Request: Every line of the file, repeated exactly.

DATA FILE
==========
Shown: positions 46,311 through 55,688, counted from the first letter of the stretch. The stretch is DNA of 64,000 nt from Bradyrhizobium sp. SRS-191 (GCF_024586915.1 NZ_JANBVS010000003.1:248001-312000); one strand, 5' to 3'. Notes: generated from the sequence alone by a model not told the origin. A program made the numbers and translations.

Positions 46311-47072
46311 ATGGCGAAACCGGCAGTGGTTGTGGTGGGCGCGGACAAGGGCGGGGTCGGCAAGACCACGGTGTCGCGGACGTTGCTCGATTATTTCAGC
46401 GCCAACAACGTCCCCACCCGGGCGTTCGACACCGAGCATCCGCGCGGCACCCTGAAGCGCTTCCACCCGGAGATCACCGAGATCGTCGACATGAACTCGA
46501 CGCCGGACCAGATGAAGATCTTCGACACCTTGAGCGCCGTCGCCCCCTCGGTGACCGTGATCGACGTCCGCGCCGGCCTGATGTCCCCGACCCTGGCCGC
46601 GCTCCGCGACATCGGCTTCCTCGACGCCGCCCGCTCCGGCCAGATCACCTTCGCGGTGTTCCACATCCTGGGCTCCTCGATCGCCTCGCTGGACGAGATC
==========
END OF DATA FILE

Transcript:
Shown: positions 46,311 through 55,688, counted from the first letter of the stretch. The stretch is DNA of 64,000 nt from Bradyrhizobium sp. SRS-191 (GCF_024586915.1 NZ_JANBVS010000003.1:248001-312000); one strand, 5' to 3'. Notes: generated from the sequence alone by a model not told the origin. A program made the numbers and translations.

Positions 46311-47072
46311 ATGGCGAAACCGGCAGTGGTTGTGGTGGGCGCGGACAAGGGCGGGGTCGGCAAGACCACGGTGTCGCGGACGTTGCTCGATTATTTCAGC
46401 GCCAACAACGTCCCCACCCGGGCGTTCGACACCGAGCATCCGCGCGGCACCCTGAAGCGCTTCCACCCGGAGATCACCGAGATCGTCGACATGAACTCGA
46501 CGCCGGACCAGATGAAGATCTTCGACACCTTGAGCGCCGTCGCCCCCTCGGTGACCGTGATCGACGTCCGCGCCGGCCTGATGTCCCCGACCCTGGCCGC
46601 GCTCCGCGACATCGGCTTCCTCGACGCCGCCCGCTCCGGCCAGATCACCTTCGCGGTGTTCCACATCCTGGGCTCCTCGATCGCCTCGCTGGACGAGATC